Peking Opera: Inheritance or popularization?
2018-07-26 10:41:00

When mentioning the Peking Opera, a few key words come to mind for most Chinese: national quintessence, traditional culture, dazzling costumes and makeup. Some may even be able to hum a few lines or talk about their favorite artists, but for most people, it remains a classic art form that stays distant from everyday life.

However, only a century ago, the Peking Opera was no less popular than today’s pop music, while the artists were welcomed and loved by a large amount of fans who were willing to spend a fortune for a ticket to their performances.

Mei Lanfang, one of the greatest Peking Opera artists, took the traditional Chinese art abroad for the first time in the early 20th century, amazing many foreigners with his beautiful voice, subtle performances and elegant gestures.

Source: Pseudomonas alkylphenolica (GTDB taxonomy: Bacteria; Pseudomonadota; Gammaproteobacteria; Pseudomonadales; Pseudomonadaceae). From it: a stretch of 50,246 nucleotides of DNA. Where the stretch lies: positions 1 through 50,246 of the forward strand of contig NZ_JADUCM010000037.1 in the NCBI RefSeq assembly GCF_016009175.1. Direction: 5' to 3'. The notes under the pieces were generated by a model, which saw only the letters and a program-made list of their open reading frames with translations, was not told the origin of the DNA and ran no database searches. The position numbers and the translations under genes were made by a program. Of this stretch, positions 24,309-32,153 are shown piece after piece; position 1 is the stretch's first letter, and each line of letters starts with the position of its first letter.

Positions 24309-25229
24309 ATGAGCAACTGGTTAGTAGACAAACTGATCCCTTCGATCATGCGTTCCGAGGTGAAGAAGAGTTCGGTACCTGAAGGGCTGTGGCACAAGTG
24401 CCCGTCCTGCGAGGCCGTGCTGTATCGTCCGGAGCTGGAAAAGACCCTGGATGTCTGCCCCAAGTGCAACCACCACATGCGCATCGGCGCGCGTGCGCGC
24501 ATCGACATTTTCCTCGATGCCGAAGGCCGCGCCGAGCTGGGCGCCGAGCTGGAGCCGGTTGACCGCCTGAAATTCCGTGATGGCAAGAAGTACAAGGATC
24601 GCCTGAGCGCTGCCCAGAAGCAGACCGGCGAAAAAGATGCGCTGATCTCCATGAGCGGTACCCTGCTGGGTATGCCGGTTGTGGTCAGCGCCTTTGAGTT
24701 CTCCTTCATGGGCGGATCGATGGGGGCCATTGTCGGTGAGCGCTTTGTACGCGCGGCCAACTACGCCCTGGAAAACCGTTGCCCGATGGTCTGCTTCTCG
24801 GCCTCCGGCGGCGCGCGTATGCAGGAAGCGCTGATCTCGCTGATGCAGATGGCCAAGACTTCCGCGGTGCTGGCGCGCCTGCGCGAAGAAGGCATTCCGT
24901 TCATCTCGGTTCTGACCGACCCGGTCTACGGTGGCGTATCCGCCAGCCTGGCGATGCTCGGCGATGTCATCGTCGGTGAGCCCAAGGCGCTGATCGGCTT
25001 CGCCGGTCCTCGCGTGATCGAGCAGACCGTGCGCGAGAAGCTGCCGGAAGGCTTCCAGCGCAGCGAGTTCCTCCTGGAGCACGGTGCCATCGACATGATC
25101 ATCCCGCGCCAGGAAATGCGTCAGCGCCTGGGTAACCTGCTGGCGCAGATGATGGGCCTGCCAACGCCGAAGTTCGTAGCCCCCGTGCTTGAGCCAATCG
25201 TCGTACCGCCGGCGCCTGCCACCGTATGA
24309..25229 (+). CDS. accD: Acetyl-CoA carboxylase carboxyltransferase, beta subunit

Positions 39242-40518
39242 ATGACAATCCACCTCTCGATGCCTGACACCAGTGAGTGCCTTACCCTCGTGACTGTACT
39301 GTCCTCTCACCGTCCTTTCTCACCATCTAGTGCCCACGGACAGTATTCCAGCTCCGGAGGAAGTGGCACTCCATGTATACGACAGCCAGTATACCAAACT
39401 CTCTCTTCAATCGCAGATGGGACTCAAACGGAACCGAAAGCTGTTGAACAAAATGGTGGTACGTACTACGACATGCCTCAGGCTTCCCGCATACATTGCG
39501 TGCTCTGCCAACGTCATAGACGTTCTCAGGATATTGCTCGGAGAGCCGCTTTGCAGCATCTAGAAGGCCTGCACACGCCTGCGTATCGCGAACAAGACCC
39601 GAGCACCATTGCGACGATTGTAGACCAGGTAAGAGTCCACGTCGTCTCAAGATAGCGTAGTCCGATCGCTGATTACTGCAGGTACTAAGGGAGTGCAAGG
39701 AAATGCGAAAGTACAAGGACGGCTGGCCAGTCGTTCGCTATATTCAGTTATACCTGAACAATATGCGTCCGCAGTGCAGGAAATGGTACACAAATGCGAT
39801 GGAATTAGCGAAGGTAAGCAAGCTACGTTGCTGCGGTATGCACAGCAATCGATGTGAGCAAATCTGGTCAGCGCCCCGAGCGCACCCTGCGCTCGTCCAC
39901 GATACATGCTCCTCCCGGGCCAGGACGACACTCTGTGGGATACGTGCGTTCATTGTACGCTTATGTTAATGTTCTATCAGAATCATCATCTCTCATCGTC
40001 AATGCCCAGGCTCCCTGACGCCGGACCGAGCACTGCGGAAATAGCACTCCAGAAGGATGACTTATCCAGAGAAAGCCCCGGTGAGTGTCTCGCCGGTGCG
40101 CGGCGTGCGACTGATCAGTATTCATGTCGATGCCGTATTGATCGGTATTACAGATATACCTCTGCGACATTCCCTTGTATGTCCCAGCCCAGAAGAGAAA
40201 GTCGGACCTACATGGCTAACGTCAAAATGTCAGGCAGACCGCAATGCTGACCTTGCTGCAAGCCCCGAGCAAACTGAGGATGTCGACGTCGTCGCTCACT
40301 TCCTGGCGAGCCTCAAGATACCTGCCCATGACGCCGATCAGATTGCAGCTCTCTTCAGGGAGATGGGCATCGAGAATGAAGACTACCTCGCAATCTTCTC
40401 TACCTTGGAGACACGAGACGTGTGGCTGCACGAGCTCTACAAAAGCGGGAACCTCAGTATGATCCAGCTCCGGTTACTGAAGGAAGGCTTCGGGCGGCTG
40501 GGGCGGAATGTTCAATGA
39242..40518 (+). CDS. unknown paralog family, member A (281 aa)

“The Drunken Concubine” /VCG Photo

Despite its great charm, the opera gradually declined and retreated from the daily lives of most Chinese for many years. However, the artists never stopped trying to return it to its former glory.

In 2010, the art form was added to the UNESCO intangible cultural heritage list, injecting new impetus into the ancient art. Today, many Chinese artists are still working hard in their own way to honor it.

From origin to heyday: the rise of a new genre

The origin of the Peking Opera could be traced back to the Qing Dynasty (1644-1911), when the four great Anhui troupes brought their local Anhui opera, also known as Huiju, to Beijing for celebrations of Emperor Qianlong’s birthday.

Source: CGTN Editor: Hiram